Picture this: You plug your TV into a box the size of a phone book and go online to check headlines. You get bored and click over to a Giants game. Later you download Casablanca, play Metal Gear Solid against an opponent in Seoul, then chat with a friend in Seattle. What sort of box is this? It could be a PC, but Sony Corp. (SNE ) hopes it will be a PlayStation 3, the video game console it plans to introduce this spring.
Six years in the making, the PS3 is a crucial component of Sony's strategy to dominate the digital home with a full lineup of super-sharp TVs and other gear. To attract teens and parents alike, the console plays high-definition games and movies from Blu-ray DVDs. It boasts a huge hard disk to store photos, music, and TV shows. And it can connect to the Net for play against far-flung rivals, while a new multimedia chip called "the Cell" -- developed by Sony, IBM, (IBM ) and Toshiba at a cost of $400 million -- juggles the workload.
If that seems like a lot to pack in, it is. But there's a lot at stake. Sony is banking on the console to lift its consumer-electronics division out of trouble, and the Blu-ray drive is expected to give a boost to that Sony-backed format, one of two competing to become the next-generation standard for videos. "PS3 is very important for us," says Sony Chief Financial Officer Nobuyuki Oneda. "There are so many key devices from the electronics group that will go into it."
Some question whether Sony is trying to cram too much into the new box. The PS3 is expected to cost $350 to $400. While it has the potential to be a megahit, Sony's message might get muddled in the process of going after too broad a market, says Deutsche Securities Ltd. analyst Takashi Oya. "It would be difficult to sell PS3 initially as anything other than a game machine," Oya says. Sony declined to comment on such concerns.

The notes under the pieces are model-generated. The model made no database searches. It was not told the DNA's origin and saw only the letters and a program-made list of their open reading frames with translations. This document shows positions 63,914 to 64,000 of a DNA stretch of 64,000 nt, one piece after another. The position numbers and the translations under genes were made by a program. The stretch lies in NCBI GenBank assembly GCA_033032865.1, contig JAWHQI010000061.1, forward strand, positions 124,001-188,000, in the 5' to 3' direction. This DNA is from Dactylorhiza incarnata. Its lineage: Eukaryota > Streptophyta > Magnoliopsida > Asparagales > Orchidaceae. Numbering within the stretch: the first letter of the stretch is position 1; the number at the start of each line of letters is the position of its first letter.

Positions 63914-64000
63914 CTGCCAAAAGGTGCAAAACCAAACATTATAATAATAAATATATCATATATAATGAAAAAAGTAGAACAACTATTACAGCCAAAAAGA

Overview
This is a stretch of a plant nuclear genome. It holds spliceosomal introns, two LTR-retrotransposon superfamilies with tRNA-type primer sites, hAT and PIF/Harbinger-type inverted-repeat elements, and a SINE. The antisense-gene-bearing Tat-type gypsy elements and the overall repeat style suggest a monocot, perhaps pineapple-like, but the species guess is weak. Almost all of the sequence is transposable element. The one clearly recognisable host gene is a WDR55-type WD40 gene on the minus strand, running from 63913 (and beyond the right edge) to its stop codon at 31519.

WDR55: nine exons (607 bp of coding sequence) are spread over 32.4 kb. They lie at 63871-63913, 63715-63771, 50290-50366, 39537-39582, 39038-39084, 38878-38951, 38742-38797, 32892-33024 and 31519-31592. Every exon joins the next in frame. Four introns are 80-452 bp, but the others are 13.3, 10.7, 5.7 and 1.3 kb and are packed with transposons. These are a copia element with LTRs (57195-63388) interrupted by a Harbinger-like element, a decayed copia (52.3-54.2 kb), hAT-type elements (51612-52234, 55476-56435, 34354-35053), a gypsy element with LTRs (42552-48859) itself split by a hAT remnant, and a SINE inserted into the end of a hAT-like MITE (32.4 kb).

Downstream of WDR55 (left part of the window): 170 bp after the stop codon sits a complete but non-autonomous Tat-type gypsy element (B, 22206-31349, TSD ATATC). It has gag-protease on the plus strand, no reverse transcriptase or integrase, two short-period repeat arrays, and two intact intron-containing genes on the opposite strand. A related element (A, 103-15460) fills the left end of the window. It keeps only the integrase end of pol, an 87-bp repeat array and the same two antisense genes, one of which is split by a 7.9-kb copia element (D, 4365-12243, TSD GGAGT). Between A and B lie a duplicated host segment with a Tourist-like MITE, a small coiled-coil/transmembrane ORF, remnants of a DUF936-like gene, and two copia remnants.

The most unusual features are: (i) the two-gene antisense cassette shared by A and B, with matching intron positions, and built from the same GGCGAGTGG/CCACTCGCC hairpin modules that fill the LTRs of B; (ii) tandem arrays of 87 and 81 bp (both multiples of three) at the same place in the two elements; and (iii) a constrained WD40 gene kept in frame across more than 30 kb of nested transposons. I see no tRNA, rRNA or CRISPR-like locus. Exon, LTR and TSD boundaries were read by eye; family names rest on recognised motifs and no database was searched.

Spearheading the PS3 assault is Ken Kutaragi. The 55-year-old former engineer heads the game division and is the mastermind behind the smash-hit PlayStation and PlayStation 2 machines, which have made Sony an unstoppable force in the industry. Last year the game unit earned $365 million and accounted for roughly 38% of Sony's operating profit, compared with a $290 million loss at the electronics division.
But Kutaragi's Midas touch has let him down before, especially when it comes to creating multipurpose machines. Exhibit A: the PSX. Released in Japan in 2003, it was designed to appeal to a broader audience than the hard-core gamers attracted to the PS2. It comes with a 250-gigabyte hard drive and a simple Web browser and plays games, movies, and music. But the PSX bombed as consumers were confused by the hybrid and put off by its $800-plus price tag. "If Sony wants PS3 to be a hit, it has to avoid the marketing mistakes it made on PSX," says Reiji Asakura, author of Revolutionaries at Sony, a book about the development of the PlayStation.
Another risk is that Sony could undermine software sales by positioning the PS3 as something other than a game machine. The company makes the bulk of its game profits not from consoles but from games, which can cost $50 or more. Even when Sony doesn't design the games, it picks up royalties from each sale.
If consumers buy the PS3 as a multimedia machine, they might not purchase as many video games. Sony ought to know: The handheld PlayStation Portable (PSP) has been a success since its debut in December, 2004. But since the PSP also plays music and movies, fewer people are buying games designed for it. In the PS2's initial year on the market, players bought more than three games for each machine that was shipped. For the PSP, that ratio slipped to 2 to 1.
Sony hasn't set a launch date, but analysts expect the PS3 to be released in Japan by June and hit U.S. stores in time for Christmas. With all its features, the PS3 might indeed help Sony in its battle for the living room as rivals roll out their own digital entertainment hubs. Unless, of course, all consumers really want is a simple game machine.
By Kenji Hall, with Cliff Edwards in San Mateo, Calif., and Ronald Grover in Los Angeles